Boston Bombers Can't Elude City's Tech Infrastructure

Video surveillance played a key role in identifying the suspects in Monday's tragic Boston Marathon bombing, setting a precedent for increasing use of sophisticated security IT systems nationwide.

John Foley, Editor, InformationWeek

April 19, 2013

6 Min Read

We don't yet have a conclusive report on the data gathered and analyzed in the aftermath of the Boston Marathon bombings on Monday, but this much we do know: Video surveillance and other information technologies played a huge role in identifying the two main suspects, one of whom was killed by police early Friday morning amid a shootout.

In fact, the city's Office of Arts, Tourism and Special Events was testing a new operations dashboard from IBM on April 15, the day of the marathon, and Boston CIO Bill Oates was on hand to oversee its use.

Oates talked to InformationWeek contributor Michael Fitzgerald that morning from Boston's call center on the eighth floor of City Hall, where he and IT staffers were able to view on a monitor the marathon route and a two-block span around it. At the time, just a few hours before the bombings, Oates said the goal was to use the marathon "to get a sense of what the system is going to show us, so we can look at leveraging how to improve our coordination of events."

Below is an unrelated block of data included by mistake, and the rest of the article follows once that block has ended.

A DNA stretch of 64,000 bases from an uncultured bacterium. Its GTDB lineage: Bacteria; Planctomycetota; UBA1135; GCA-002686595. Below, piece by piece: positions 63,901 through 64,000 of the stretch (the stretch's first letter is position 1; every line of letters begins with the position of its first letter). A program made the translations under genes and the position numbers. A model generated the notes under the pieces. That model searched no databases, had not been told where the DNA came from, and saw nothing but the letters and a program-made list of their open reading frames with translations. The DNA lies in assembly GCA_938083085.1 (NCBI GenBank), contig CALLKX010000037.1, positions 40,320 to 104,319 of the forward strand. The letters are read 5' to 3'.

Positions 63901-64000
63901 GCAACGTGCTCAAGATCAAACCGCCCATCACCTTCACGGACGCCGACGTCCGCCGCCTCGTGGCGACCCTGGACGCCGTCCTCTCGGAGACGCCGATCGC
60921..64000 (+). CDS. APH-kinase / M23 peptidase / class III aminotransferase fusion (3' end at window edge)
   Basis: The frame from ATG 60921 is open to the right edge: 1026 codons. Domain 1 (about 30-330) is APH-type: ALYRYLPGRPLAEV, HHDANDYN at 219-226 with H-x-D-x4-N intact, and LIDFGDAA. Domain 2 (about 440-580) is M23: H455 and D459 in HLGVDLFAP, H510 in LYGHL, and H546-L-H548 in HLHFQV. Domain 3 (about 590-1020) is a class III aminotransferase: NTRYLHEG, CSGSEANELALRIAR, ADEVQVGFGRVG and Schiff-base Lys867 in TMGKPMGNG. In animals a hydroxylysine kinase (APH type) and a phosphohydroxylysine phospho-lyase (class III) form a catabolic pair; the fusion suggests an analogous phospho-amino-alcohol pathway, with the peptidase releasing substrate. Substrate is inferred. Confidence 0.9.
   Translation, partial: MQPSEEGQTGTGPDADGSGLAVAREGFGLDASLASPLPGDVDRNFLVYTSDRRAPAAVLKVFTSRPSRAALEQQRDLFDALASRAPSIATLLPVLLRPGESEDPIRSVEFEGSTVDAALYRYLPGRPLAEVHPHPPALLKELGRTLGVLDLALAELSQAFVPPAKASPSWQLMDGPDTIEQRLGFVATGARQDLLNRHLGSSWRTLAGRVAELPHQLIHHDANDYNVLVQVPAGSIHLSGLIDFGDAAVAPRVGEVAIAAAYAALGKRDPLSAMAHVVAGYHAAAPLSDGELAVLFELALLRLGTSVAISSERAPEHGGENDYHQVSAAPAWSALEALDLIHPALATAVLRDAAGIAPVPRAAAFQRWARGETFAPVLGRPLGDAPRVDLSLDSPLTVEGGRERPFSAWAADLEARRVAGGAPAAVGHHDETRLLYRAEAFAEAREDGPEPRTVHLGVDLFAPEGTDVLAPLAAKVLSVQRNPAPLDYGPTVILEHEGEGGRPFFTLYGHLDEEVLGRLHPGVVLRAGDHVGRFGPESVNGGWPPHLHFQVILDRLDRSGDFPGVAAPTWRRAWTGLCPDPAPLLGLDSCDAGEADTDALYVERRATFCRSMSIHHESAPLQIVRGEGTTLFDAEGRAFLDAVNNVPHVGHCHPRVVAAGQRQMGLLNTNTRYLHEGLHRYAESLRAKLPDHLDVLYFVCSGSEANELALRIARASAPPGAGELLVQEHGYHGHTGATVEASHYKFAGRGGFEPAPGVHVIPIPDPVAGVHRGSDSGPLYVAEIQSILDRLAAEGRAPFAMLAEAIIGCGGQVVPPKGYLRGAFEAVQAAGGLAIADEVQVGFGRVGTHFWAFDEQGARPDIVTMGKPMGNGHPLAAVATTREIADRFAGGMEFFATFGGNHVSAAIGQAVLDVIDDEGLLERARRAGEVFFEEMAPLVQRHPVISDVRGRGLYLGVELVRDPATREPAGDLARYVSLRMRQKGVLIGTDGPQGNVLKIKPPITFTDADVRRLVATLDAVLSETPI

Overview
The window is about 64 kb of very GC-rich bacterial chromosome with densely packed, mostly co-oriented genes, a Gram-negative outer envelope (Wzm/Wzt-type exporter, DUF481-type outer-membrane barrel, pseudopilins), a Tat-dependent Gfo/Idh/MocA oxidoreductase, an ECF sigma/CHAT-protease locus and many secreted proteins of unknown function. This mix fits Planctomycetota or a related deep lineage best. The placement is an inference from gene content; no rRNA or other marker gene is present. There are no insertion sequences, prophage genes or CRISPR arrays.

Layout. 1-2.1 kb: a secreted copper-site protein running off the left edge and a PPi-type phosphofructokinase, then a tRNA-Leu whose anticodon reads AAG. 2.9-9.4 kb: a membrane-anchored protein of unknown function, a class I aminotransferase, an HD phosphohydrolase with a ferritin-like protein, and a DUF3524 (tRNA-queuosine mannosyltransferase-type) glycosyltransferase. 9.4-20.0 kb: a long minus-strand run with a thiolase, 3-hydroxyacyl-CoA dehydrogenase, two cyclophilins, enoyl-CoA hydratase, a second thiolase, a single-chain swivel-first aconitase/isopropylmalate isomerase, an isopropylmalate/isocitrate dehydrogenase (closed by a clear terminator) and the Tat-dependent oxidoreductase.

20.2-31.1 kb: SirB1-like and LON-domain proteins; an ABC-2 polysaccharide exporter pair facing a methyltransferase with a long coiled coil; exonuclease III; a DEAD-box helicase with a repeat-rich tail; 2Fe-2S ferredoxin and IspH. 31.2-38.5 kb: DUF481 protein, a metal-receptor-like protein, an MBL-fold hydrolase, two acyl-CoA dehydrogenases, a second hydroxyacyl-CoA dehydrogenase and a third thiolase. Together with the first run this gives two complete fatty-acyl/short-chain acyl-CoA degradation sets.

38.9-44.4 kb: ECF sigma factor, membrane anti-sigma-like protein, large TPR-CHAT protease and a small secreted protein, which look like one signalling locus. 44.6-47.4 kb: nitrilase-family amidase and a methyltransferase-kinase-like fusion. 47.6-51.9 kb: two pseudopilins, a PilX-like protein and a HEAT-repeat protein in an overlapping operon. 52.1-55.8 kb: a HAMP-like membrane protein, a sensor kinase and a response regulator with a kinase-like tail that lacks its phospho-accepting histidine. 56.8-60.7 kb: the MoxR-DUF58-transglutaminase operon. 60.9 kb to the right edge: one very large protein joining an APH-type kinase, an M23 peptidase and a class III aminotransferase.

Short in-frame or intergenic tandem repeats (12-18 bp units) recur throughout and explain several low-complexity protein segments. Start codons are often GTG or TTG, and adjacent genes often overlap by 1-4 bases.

The system wasn't available to police and emergency management officials in their event-control trailers near the finish line. But the city does plan to add 911 data and potentially video surveillance feeds in the future, Oates said. "Following the event, we'll be able to go to all the folks that have planned and operate the event and show them what's in this system so they can think about it," he said on Monday morning.

[ Beware of hackers who exploit tragedy for malicious purposes. Read Malware Attackers Exploit Boston Marathon Bombing. ]

In the wake of the terrorist attack, the data gathered by Boston's operational dashboard could be invaluable. Oates certainly had high expectations that it would help the city plan, coordinate and manage the marathon more effectively. "It's the city's job to make sure all goes according to plan," he said in a blog post on the morning of the marathon.

Among the challenges to be addressed, Oates wrote, "How many emergency personnel will we need, and where do we place them?" That blog post has since been taken down from the IBM website where it appeared. InformationWeek hasn't been able to reach Oates to ask about how the operational dashboard performed or whether data useful to the investigation was generated.